Feeling the Heat
Feeling the Heat
Just beneath our planet's rocky skin lie dozens of super-heated "hotspots," hubs of sustained volcanic activity that have spawned some of the world's most spectacular scenery -- places like Iceland's sublime Fjallabak region and America's own Hawai'i Volcanoes National Park -- as well as some of history's most terrifying natural disasters.
In recent years, hotspots have also generated some sizzling geological debate, discussions that are sure to become more lively thanks to the findings of two MU researchers, Mian Liu, a professor of geological sciences, and Shimin Wang, a postdoctoral fellow, who are helping to redefine scientists' understanding of these pillars of plate tectonics.
Hotspots were first described by J. Tuzo Wilson, the Canadian geophysicist who coined the term in 1963, as essentially stationary features pumping intense heat up from the depths of the earth. Wilson's definition was taken a step further, in 1968, by the renowned geoscientist William Jason Morgan of Princeton University. Morgan theorized that hotspots are surface expressions of so-called mantle plumes, hot upwelling flows that originate far below the Earth's surface.
Based on geological data interpreted in light of his thermal plume insight, Morgan was able to draw two conclusions that have come to dominate contemporary thinking about plate tectonics: namely, that hotspots remained fixed relative to each other, and that the direction and rate of movement of the plates above them hasn't changed the past 40 million years. His idea of fixity was particularly important because it made hotspots a convenient reference framework for studies of plate motion relative to the Earth's deep interior.
Unfortunately, says Liu, geologists like himself had never been able to fully explain exactly how hotspots might remain fixed in the mantle. In fact, he says, studies related to convective flows suggested hotspots were actually moving relative to one another.
For their own reexamination of Morgan's propositions, Liu and Wang subjected previously recorded international hotspot data to an analysis using a more up-to-date plate motion model. Their findings, published in the June issue of the journal Geology, added an interesting twist to the hotspot debate. While Liu and Wang found evidence supporting Morgan's assumption about plate motion, they also confirmed what other scientists had already come to suspect about hotspots; that is, that they are indeed on the move.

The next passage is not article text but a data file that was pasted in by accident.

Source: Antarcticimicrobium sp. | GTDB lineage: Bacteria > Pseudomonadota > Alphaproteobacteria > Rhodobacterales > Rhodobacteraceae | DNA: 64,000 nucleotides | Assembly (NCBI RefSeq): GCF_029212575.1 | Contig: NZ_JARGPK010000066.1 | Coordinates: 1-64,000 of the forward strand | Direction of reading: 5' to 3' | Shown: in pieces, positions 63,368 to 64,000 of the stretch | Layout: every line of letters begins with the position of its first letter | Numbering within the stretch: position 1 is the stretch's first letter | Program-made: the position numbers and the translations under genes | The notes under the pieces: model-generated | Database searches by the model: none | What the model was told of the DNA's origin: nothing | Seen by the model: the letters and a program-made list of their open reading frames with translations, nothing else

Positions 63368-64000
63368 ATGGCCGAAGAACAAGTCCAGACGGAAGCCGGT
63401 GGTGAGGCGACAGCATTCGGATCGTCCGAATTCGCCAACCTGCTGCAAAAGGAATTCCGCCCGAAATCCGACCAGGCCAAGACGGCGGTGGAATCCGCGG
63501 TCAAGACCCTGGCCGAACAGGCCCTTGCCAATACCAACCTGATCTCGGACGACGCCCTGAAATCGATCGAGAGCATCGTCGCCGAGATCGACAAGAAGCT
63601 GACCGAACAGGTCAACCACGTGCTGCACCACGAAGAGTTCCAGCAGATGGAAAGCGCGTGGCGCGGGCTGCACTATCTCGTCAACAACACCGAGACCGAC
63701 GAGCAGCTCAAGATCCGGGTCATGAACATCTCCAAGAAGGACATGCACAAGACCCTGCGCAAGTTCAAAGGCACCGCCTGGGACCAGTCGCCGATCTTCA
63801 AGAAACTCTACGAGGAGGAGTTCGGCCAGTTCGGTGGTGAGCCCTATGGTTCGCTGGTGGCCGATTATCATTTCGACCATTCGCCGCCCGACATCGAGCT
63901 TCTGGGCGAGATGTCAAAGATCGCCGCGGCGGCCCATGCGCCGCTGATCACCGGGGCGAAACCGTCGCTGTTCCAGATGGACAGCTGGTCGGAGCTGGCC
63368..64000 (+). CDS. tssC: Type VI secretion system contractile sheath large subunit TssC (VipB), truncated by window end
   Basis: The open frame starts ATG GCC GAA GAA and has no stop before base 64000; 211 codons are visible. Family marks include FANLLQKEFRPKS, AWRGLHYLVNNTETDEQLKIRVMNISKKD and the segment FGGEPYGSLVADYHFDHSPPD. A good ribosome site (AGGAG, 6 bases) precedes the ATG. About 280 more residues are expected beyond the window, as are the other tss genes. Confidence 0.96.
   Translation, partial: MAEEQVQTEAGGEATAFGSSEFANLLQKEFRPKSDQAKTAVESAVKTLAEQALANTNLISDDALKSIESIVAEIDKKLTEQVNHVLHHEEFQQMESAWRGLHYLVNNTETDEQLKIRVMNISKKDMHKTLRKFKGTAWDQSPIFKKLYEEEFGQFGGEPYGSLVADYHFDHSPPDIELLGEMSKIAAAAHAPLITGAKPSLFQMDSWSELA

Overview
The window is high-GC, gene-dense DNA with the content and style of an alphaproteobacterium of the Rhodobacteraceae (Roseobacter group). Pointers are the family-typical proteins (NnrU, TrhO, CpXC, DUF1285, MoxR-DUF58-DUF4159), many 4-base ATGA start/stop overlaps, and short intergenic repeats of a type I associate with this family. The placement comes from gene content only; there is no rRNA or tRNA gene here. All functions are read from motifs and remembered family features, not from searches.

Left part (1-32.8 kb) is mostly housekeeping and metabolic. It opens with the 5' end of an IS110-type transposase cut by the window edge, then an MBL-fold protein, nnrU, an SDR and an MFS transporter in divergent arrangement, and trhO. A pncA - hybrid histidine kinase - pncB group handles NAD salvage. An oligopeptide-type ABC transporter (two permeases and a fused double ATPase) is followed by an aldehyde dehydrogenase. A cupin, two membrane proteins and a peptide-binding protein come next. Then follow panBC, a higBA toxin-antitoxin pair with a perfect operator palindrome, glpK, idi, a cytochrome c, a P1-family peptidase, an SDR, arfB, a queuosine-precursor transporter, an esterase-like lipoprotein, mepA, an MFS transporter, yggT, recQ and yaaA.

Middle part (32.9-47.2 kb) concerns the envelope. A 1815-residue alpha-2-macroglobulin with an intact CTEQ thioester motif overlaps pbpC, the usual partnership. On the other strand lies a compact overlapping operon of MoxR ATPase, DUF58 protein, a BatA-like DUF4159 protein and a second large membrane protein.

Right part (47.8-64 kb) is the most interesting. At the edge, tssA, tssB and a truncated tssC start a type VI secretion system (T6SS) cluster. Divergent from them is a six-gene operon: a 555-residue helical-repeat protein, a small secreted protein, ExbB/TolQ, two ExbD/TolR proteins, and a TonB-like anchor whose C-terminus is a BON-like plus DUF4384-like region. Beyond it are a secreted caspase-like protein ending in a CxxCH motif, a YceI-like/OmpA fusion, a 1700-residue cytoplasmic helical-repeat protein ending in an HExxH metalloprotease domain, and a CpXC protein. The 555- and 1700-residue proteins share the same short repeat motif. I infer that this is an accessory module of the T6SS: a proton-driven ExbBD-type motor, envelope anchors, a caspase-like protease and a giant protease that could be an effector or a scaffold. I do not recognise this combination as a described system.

"Reexamining the hotspot data ...we find that [Morgan's] two propositions cannot be simultaneously tenable: either hotspots have been moving relative to each other, or a major reorganization of plate motion occurred in the past 40 million years," Liu and Wang wrote. "Statistical compatibility tests show that hotspot rate data are incompatible with trend data, implying that hotspots have moved."
The finding does not mean that Morgan's ideas are no longer relevant, the researchers caution, only that geophysicists need to take a more nuanced approach to understanding the complicated dynamics of plate movement. Wang and Liu's data show, for example, that hotspots were moving in the opposite direction of the continental plates -- a conclusion with implications for understanding mantle dynamics. Their description of hotspots' systematic motion, meanwhile, suggests that hotspots can provide a useful reference for determining long-term plate motion relative to the deep mantle, albeit with necessary corrections.
"Now we have the confidence to say that 40 million years ago the plates were moving in approximately the same way they are today," Liu explains. "Direct evidence for constructing a plate motion model is available only for the past 3 million years. Our study allows us to extend the history of plate motions with greater certainty."
And such knowledge ensures greater appreciation, adds Wang. "The surface of our Earth moves in a simple and beautiful way. Our research answers some confusing questions and clarifies the relationship between plate tectonics and hotspots."
Published by the Office of Research.
©2006 Curators of the University of Missouri. Click here to contact the editor.